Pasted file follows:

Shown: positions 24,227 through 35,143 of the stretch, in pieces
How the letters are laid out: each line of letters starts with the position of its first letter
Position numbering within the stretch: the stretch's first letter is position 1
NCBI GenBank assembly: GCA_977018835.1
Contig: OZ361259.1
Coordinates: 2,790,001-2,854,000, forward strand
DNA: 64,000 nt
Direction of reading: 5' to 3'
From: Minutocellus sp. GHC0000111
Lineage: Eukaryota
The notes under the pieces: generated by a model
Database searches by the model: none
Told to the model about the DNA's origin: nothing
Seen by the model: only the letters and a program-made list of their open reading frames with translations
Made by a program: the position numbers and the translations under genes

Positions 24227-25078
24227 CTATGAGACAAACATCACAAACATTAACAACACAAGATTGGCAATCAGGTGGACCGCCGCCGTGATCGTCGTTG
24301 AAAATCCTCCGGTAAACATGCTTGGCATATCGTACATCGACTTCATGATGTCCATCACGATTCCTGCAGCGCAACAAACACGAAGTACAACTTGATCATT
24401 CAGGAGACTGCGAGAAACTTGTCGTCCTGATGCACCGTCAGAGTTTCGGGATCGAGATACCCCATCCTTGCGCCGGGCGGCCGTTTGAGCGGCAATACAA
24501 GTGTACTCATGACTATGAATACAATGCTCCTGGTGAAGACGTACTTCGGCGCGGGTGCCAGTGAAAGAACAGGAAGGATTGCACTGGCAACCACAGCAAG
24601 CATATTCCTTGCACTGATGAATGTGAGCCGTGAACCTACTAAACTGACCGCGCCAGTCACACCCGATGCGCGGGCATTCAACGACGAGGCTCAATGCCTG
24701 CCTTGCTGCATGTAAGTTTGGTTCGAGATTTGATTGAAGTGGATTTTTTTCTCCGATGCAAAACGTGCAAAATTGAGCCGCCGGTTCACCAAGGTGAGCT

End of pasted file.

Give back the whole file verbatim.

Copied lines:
Shown: positions 24,227 through 35,143 of the stretch, in pieces
How the letters are laid out: each line of letters starts with the position of its first letter
Position numbering within the stretch: the stretch's first letter is position 1
NCBI GenBank assembly: GCA_977018835.1
Contig: OZ361259.1
Coordinates: 2,790,001-2,854,000, forward strand
DNA: 64,000 nt
Direction of reading: 5' to 3'
From: Minutocellus sp. GHC0000111
Lineage: Eukaryota
The notes under the pieces: generated by a model
Database searches by the model: none
Told to the model about the DNA's origin: nothing
Seen by the model: only the letters and a program-made list of their open reading frames with translations
Made by a program: the position numbers and the translations under genes

Positions 24227-25078
24227 CTATGAGACAAACATCACAAACATTAACAACACAAGATTGGCAATCAGGTGGACCGCCGCCGTGATCGTCGTTG
24301 AAAATCCTCCGGTAAACATGCTTGGCATATCGTACATCGACTTCATGATGTCCATCACGATTCCTGCAGCGCAACAAACACGAAGTACAACTTGATCATT
24401 CAGGAGACTGCGAGAAACTTGTCGTCCTGATGCACCGTCAGAGTTTCGGGATCGAGATACCCCATCCTTGCGCCGGGCGGCCGTTTGAGCGGCAATACAA
24501 GTGTACTCATGACTATGAATACAATGCTCCTGGTGAAGACGTACTTCGGCGCGGGTGCCAGTGAAAGAACAGGAAGGATTGCACTGGCAACCACAGCAAG
24601 CATATTCCTTGCACTGATGAATGTGAGCCGTGAACCTACTAAACTGACCGCGCCAGTCACACCCGATGCGCGGGCATTCAACGACGAGGCTCAATGCCTG
24701 CCTTGCTGCATGTAAGTTTGGTTCGAGATTTGATTGAAGTGGATTTTTTTCTCCGATGCAAAACGTGCAAAATTGAGCCGCCGGTTCACCAAGGTGAGCT